FairPoint Communications Inc., Maine’s leading provider of wired telephone service, suffered a net loss in the second quarter and saw a decline in revenue compared with the same period a year earlier.

Company officials said Monday evening in a news release that FairPoint continued to lose telephone customers, who comprise the vast majority of its business, in the second quarter. Revenue from voice services declined by $6.8 million compared with a year earlier, they said.

However, revenue from its data and Internet services increased by $4 million.

The company’s total revenue of $225.6 million was down $5.7 million, about 3.8 percent, compared with the second quarter of 2013. Fairpoint experienced a net loss of $22.7 million, or 86 cents per share, compared with a $43.1 million net loss a year earlier.

The earnings report comes amid stalled contract negotiations with the telecommunications company’s workers. Two of the company’s collective bargaining agreements, which cover the majority of employees in northern New England, expired Aug. 2.

So far, its workers have remained on the job under an expired contract after negotiations broke down over the weekend.

Mike Spillane from Local 2326 of the International Brotherhood of Electrical Workers in Vermont told The Associated Press on Saturday that talks will resume in the coming days, although no specific date has been set. On Sunday, a FairPoint spokeswoman said the two sides remain far apart, and that the company is considering its options.

Union workers are dissatisfied with proposed changes to health and retirement benefits, as well as changes aimed at allowing greater use of nonunion workers.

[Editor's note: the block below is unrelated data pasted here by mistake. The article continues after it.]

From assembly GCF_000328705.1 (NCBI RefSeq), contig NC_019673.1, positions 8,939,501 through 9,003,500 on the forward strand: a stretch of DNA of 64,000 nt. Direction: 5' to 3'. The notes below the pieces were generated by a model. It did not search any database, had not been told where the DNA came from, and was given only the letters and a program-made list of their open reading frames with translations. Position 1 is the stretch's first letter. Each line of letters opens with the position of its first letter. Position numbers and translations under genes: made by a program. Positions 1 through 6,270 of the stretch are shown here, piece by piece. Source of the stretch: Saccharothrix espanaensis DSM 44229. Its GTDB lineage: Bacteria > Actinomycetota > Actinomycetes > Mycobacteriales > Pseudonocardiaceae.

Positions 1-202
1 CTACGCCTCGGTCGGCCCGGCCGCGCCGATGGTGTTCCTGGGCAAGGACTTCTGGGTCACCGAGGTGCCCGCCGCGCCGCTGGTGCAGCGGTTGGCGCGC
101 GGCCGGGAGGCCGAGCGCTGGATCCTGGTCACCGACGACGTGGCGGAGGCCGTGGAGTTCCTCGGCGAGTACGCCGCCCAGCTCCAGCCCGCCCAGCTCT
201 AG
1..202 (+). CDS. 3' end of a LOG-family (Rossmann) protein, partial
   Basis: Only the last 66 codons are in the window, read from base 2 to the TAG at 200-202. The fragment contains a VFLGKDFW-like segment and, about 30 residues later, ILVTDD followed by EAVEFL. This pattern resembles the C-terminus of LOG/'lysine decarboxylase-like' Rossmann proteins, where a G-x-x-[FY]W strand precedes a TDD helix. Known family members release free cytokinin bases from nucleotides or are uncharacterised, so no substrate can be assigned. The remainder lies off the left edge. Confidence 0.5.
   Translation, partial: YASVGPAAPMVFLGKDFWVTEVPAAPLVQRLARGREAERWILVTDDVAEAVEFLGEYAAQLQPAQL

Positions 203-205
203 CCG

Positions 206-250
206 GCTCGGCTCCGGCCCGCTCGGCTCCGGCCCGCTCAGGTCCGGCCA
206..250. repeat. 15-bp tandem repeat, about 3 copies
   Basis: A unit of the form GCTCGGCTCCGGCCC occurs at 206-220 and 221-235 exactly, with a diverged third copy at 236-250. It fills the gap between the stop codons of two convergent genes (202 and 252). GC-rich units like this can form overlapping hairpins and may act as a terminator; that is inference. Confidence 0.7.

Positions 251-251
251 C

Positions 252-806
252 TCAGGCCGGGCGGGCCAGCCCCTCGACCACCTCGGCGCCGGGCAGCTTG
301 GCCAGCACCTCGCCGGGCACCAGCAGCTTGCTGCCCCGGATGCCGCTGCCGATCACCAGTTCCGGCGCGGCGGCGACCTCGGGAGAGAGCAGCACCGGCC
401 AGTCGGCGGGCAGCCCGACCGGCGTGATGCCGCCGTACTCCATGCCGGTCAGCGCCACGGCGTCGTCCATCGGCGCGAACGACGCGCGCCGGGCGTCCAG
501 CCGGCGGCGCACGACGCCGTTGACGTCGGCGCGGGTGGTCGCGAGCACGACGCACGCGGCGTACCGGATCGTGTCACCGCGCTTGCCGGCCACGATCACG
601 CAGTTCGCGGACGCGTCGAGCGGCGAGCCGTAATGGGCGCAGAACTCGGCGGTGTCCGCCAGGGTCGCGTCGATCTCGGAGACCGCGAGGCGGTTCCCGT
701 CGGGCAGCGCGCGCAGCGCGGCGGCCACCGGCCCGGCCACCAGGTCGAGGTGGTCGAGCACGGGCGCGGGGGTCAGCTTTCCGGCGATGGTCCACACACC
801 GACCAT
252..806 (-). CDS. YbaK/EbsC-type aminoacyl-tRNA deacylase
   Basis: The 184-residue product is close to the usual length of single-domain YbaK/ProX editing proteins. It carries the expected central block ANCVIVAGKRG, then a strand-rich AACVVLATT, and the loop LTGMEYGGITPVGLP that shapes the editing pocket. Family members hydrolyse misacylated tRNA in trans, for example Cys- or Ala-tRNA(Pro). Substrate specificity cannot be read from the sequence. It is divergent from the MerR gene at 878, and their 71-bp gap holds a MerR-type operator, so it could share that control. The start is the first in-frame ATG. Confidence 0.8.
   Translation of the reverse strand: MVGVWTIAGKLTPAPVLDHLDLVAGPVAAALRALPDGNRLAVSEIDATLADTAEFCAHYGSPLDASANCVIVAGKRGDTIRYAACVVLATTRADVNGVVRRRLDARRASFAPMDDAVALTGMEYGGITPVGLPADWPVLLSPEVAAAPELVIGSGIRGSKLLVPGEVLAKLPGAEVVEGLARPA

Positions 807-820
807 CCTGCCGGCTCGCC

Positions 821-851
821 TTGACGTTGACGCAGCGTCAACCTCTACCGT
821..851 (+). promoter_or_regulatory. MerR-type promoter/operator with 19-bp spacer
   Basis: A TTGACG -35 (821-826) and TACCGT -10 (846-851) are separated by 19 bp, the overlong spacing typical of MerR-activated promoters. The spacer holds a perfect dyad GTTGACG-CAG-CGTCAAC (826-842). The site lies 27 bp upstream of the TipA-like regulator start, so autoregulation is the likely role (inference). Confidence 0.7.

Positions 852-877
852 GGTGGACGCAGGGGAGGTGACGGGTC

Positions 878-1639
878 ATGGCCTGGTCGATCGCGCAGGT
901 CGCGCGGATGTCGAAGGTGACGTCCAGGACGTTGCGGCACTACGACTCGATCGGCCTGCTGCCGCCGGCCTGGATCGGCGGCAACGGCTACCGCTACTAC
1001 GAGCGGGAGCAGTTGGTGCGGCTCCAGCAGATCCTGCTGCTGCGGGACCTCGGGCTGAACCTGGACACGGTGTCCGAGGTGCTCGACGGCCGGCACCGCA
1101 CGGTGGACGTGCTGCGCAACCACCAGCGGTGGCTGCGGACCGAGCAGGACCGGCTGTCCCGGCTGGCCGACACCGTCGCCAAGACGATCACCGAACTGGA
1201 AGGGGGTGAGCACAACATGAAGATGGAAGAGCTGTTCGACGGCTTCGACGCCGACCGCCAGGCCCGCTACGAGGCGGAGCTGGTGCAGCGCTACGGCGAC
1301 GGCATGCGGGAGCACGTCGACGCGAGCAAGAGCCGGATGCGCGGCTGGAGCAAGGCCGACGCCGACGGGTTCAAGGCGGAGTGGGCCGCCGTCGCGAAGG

The company, which bought Verizon’s landline telephone operations for $2.4 billion in 2007, has argued that its employee benefits are better than the industry standard.

In a news release Monday, FairPoint said customers would not lose service even if union employees go on strike.

“Should a work stoppage occur, the company has contingency plans in place to ensure services to our customers,” it said. “We cannot predict the outcome of these negotiations at this time.”

Based in North Carolina, FairPoint has struggled to become profitable since emerging from bankruptcy in 2011. If the company’s workers decide to walk off the job, things could get considerably worse, the company said.

“Employees could engage in strikes or other concerted activities, which could materially adversely impact our business, financial condition, results of operations, liquidity and/or the market price of our outstanding securities,” the release said.

FairPoint released its earnings report after markets closed Monday. Its stock price fell $1.74 per share, or 10.7 percent, in trading Tuesday to close at $14.51.

FairPoint trades on the Nasdaq exchange under the symbol FRP.

The company has about 3,160 employees in 17 states, including 700 in Maine.